― Bryce Courtenay, The Power of One
Brian Dickerson of the Free Press puts on his concerned face worrying Does today's NRA still speak for gun owners?
To answer you question Brian: Yes, yes it does. Perhaps not as strongly, nor as eloquently, nor as artfully as we might prefer, but it does.
But you see, Brian is concerned and considers a grass-roots group with 4.5 million-plus members to just be a front for the firearms industry.
Isn't it time we stopped acting surprised every time the organization reprises the more-guns-equals-less-crime theme its paid mouthpieces have been promoting for decades and started inquiring more closely into who's pulling the NRA's strings, and for what purpose? Because the more you know about today's NRA, the less credible its claim to be the voice of American gun owners seems.
Nice, when you can't contest the facts, attack the speaker and try to attack their credibility.
The NRA likes to paint itself as a grassroots organization whose political influence can be traced directly to the depth and breadth of its membership -- a roster of ordinary Americans that stands, according the organization's own figures, at a robust 4.5 million. The organization's promotional materials have long disavowed any forma affiliation with companies that manufacture or sell firearms or ammunition.
I'd think 4.5 million plus members entitle it to be called grassroots, don't you?
Also, Note the spelling error in that paragraph. Layers of editorial oversight and as he's deputy editorial page editor, so he should know.
Oh, and 4.5 million members as opposed to say the Brady campaign with all of at most 28,000 members?.
But although the NRA says its populist strength continues to grow, demographic data show a long-term contraction in the number of gun-owning households in the United States.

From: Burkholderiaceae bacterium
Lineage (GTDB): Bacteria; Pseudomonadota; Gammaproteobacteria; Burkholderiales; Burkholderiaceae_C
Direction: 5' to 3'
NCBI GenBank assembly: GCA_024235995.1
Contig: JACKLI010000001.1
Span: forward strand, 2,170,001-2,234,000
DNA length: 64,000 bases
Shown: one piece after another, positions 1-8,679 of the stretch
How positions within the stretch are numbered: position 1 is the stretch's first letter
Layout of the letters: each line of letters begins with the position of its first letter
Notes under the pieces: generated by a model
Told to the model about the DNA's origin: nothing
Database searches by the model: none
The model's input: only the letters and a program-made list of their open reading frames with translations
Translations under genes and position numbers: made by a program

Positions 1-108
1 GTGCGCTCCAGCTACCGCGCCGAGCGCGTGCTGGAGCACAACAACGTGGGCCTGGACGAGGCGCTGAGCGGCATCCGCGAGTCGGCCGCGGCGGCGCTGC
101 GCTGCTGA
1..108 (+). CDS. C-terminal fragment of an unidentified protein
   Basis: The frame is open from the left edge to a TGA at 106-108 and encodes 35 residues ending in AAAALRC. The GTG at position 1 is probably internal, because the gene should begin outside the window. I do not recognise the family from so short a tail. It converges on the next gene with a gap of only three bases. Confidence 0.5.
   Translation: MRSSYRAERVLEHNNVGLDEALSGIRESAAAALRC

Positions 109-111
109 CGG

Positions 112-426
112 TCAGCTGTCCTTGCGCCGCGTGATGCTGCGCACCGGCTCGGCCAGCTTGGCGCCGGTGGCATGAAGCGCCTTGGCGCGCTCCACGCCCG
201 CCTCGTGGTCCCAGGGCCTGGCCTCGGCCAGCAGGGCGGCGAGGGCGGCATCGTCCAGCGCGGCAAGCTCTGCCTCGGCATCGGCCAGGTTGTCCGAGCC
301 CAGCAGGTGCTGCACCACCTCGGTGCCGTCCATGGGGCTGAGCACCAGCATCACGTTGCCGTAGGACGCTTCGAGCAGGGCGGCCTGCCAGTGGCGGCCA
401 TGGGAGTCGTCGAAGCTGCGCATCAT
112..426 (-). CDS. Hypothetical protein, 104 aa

Really Brian, you're going to use that worn out lie that gun ownership is on the decline. Really now?
And especially since 2005, when it launched an aggressive campaign to recruit corporate sponsors for its pro-first-amendment message, the NRA often has appeared more responsive to the priorities of manufacturers and retailers than to those of firearm owners.
Any bets its yet another example of editorial excellence and he meant Second Amendment here?
An April 2011 study published by the non-profit Violence Policy Center found that corporate donors had contributed between $19.8 million and $52.6 million in the first five years of the NRA's Ring of Freedom fundraising campaign, and that 74% of that total -- $14.7 million to $38.9 million -- came from companies involved in the manufacture and sale of firearms or shooting-related products."
Seriously now, Brian is going to be using the anti-NRA Violence Policy Center as a source for this? The same VPC that lies, damned lies, and false statistics? Talk about your reliable and unbiased sources that would have no interest in making up lies about the NRA there Brian.
Next, he uses the sterling and unbiased statistics of Mayors Against Illegal Guns - the group with convictions for criminal conduct above both the gun-owning and the average population of the country.
At the same time, the NRA's aggressive solicitation of corporate sponsors suggests we all should be more skeptical of its self-described mission -- and its claim that constitutional principles are at that mission's core.
Nice attempt to demonize the NRA by association and innuendo there Brian. I'd give it a solid D-.